3. Mix dough. About an hour before you begin mixing bread dough, remove soaker (if it has been refrigerated) and sponge from refrigerator to allow them to come to room temperature. Add soaker and sponge, in alternating spoonfuls or handfuls, to the bowl of a stand mixer fitted with dough hook attachment (or a large bowl, if mixing by hand). Mix on low speed (or with wet hands or a dough whisk), just until everything comes together. Sprinkle yeast evenly around bowl. Add remaining ingredients called for in the recipe except honey, butter, and salt. Mix on first speed 2 minutes. Increase to second speed and mix another 2 minutes. Add honey, butter, and salt, and mix 2 minutes more. Let dough rest in bowl for 10 minutes. On a lightly floured work surface, knead dough by hand for just a few minutes, adding extra flour and water as necessary to create a soft dough that is strong enough to resist pulling yet is still malleable. Take care not to overknead if dough contains rye or spelt. Dough initially feels loose and sticky but gets stronger and more cohesive through resting, kneading, and shaping.
4. First rise. This stage is also called primary or bulk fermentation, because professional bakers deal with bulk batches. Form dough into ball and transfer it to a buttered or oiled bowl (or a clear dough bucket intended for this purpose), turning dough ball to grease it. Cover loosely with a lightly floured towel, oiled plastic, or the bucket’s lid (not fully sealed), and let rise at room temperature for roughly 45 minutes. It should be about 1-1/2 times its original size and feel pillowy and light. If at any point you must interrupt the rising process, simply retard dough by refrigerating it. Add about 20 minutes to its remaining rising time when you remove it. (You can also retard dough during its final rise (Step 10), but it is not advisable to do so both times.)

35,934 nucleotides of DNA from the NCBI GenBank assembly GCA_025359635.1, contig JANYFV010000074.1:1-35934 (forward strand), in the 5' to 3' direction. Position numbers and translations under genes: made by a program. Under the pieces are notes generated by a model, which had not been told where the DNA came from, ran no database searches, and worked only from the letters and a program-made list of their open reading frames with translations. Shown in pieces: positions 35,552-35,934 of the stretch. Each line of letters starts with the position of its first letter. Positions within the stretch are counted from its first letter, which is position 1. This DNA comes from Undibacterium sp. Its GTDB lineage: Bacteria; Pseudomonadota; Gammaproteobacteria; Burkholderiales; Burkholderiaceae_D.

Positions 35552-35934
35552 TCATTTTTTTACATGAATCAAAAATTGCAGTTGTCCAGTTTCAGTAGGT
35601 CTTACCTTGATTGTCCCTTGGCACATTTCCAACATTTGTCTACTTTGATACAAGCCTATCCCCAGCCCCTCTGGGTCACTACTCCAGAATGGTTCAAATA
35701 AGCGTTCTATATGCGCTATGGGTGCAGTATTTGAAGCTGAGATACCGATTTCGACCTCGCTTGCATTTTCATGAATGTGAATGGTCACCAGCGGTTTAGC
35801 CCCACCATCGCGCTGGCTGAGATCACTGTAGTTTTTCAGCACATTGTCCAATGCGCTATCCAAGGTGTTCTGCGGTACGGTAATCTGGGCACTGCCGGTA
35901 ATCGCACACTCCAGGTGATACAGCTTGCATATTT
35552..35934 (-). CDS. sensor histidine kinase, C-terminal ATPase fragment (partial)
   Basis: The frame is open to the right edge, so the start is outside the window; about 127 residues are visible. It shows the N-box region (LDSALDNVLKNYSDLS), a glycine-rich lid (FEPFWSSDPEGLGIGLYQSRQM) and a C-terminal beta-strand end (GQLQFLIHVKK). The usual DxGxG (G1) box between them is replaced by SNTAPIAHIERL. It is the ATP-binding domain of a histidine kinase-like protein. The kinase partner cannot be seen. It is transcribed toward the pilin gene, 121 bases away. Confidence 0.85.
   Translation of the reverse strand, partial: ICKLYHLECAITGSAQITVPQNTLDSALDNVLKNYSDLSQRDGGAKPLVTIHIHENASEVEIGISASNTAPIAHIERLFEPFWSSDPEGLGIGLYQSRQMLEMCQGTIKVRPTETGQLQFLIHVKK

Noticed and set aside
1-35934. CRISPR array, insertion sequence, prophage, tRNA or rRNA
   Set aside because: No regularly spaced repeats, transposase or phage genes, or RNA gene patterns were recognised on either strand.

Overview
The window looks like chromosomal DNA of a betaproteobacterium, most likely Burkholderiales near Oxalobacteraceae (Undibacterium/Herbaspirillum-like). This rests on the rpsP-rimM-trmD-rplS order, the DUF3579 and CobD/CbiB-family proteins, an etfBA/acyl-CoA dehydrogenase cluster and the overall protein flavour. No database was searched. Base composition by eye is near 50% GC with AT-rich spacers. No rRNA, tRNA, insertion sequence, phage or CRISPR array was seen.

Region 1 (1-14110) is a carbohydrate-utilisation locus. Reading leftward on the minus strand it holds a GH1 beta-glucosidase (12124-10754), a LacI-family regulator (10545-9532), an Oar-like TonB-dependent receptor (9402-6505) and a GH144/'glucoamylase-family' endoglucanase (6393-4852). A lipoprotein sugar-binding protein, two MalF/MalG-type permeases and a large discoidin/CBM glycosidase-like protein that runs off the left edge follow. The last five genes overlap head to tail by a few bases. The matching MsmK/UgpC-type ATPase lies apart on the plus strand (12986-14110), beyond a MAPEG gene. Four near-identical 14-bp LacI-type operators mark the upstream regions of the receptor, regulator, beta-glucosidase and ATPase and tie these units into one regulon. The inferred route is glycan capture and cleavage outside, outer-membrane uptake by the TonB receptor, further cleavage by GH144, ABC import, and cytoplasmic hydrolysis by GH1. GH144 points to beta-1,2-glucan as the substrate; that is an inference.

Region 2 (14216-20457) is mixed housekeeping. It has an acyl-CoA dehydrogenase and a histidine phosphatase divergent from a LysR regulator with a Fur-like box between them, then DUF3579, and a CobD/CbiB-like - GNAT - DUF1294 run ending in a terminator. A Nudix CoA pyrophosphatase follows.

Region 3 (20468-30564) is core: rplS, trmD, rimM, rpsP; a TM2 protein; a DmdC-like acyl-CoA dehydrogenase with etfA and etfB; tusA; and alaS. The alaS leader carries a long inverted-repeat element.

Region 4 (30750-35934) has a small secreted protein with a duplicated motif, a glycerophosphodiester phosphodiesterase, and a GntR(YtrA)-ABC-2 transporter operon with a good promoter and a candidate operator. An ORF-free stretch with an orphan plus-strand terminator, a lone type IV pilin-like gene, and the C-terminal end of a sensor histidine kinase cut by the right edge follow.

5. Turn dough out onto floured work surface. Using a dough scraper or flexible spatula, transfer dough to work surface in one piece. Let it rest for a minute. This allows gluten to relax, but also allows you to take note of the dough’s structure. (If it seems strong and cohesive already, take care when shaping not to overwork it. If it seems slack and tears as you stretch, you may want to give it extra stretching folds before final shaping. If it’s extremely slack, it’s probably best to incorporate some more flour as you fold and shape, although generally you do not want to incorporate any more raw flour at this point.) After dough has rested for a minute, pat it lightly into a rectangle. Fold left side of dough over middle, then right side of dough over middle (like folding a piece of paper in thirds). Let dough relax for a minute. Now fold top of dough over middle, then bottom of dough over middle (again in thirds). Let dough relax again for a minute before repeating this “business-letter” folding process.